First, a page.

After working to finalize the settlement covering the buyback and recall program over their cheating four-cylinder, 2.0-liter turbodiesel engines, Volkswagen is going to have to work out another deal soon on the larger 3.0-liter TDI turbodiesel engine. Reported in the German newspaper Bild am Sonntag from an unknown source, US regulators have discovered 3 new unapproved software programs that work together to turn off the emissions control equipment in some diesel models after a specific period of time.

Most tests for emissions compliance takes around about 20 minutes, which lead the cheating engines to shut down the emissions control systems after around 22 minutes. The engine was found in certain VW Touareg, Porsche Cayenne, and AudiQ7 models, all of which have suspended sales in the US.

WV Touareg

Volkswagen, along with Audi had proposed a fix to the California Air Resources Board (CARB) for the 3.0-liter engines for anyone who wished to keep their vehicles instead just having them recalled, but that was rejected due to the proposal being too nonspecific. They’re going to have to keep working on some sort of viable solution in order to move past this scandal. There are 16,000 of the 3.0-liter diesels in California and 85,000 across the rest of the country. It’s not likely that they’ll make two separate fixes for California and the rest of the US, but they will have to create a solution that is acceptable to CARB in order to move on.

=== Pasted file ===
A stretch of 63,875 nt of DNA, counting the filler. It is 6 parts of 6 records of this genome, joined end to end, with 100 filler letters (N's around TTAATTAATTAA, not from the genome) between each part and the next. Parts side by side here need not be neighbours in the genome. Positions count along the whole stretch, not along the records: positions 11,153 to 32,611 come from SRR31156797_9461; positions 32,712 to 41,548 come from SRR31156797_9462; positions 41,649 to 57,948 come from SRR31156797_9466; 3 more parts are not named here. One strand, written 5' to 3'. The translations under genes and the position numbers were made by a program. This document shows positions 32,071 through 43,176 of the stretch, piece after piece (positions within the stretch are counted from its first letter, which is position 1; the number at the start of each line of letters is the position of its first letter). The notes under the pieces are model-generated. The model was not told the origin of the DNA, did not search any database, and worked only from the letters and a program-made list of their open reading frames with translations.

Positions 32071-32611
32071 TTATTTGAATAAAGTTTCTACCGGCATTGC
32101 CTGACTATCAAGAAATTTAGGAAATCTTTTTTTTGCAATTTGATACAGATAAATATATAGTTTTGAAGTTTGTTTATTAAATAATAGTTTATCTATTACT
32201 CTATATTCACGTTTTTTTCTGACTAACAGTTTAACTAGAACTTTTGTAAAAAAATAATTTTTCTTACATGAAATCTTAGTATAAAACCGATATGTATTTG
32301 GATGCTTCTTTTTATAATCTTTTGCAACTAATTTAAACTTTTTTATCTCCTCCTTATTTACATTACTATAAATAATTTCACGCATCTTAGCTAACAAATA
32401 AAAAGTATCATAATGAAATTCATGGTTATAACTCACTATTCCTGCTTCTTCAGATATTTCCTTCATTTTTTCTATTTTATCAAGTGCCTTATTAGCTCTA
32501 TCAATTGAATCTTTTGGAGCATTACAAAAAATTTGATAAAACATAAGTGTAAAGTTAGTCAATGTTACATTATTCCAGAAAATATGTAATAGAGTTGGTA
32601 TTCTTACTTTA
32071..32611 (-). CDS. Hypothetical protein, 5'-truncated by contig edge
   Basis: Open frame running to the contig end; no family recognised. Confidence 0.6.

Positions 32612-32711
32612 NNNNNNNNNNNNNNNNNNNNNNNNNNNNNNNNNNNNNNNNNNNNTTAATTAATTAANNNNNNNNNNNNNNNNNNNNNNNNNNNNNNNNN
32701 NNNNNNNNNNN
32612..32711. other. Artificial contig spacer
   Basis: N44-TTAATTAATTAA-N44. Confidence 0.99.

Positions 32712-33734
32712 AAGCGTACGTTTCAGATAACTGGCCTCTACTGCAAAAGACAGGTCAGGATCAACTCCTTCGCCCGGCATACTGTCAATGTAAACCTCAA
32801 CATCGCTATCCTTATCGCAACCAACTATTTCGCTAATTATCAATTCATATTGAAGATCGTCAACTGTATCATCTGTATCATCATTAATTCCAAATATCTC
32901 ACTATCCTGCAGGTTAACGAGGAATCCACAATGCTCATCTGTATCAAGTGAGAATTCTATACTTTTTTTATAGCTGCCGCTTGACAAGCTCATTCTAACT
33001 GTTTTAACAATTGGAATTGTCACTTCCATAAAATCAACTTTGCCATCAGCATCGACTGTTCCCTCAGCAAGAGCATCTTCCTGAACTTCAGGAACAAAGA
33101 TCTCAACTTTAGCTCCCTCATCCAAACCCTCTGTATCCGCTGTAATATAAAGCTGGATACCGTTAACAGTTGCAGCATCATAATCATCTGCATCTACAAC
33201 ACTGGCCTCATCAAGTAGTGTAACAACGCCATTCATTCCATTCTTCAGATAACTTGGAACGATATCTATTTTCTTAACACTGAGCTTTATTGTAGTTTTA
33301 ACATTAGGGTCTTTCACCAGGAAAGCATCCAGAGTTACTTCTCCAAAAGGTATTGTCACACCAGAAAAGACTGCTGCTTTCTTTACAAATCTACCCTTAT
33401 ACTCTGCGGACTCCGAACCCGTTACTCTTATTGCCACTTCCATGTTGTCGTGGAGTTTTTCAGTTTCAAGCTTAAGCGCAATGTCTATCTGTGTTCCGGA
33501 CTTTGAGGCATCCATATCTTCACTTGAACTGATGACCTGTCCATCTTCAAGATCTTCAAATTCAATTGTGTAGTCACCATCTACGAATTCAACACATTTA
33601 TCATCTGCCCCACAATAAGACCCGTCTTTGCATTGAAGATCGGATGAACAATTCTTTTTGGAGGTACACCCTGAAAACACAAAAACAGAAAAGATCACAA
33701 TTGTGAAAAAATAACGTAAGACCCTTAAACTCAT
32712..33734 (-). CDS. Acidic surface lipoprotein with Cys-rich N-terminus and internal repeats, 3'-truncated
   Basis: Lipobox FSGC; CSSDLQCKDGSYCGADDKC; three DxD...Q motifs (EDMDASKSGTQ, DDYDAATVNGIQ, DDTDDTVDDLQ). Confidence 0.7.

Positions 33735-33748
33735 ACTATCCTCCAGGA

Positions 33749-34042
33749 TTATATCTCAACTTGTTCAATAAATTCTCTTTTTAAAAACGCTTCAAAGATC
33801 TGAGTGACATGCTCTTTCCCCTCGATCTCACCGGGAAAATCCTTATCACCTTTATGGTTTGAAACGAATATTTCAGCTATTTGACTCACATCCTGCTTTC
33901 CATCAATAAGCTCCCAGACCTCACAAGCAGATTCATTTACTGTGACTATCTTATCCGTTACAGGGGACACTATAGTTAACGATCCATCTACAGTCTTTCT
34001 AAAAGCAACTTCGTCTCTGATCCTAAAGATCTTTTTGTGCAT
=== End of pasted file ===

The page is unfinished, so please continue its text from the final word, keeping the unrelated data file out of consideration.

TDI Engine

Because of the emissions cheats scandal, Volkswagen took out a charge of roughly $18 billion to set aside in order to cover its’ nearly $15 billion settlement deal. There has been questions of whether they will need more than what they’ve already set aside to cover potential litigation costs in other countries. If they do need to come up with more money, the total cost could exceed $27 billion. 

There have been no comments from the EPA regarding the issue, and there isn’t a lot of information on it at this point, but it will be interesting to see what happens next.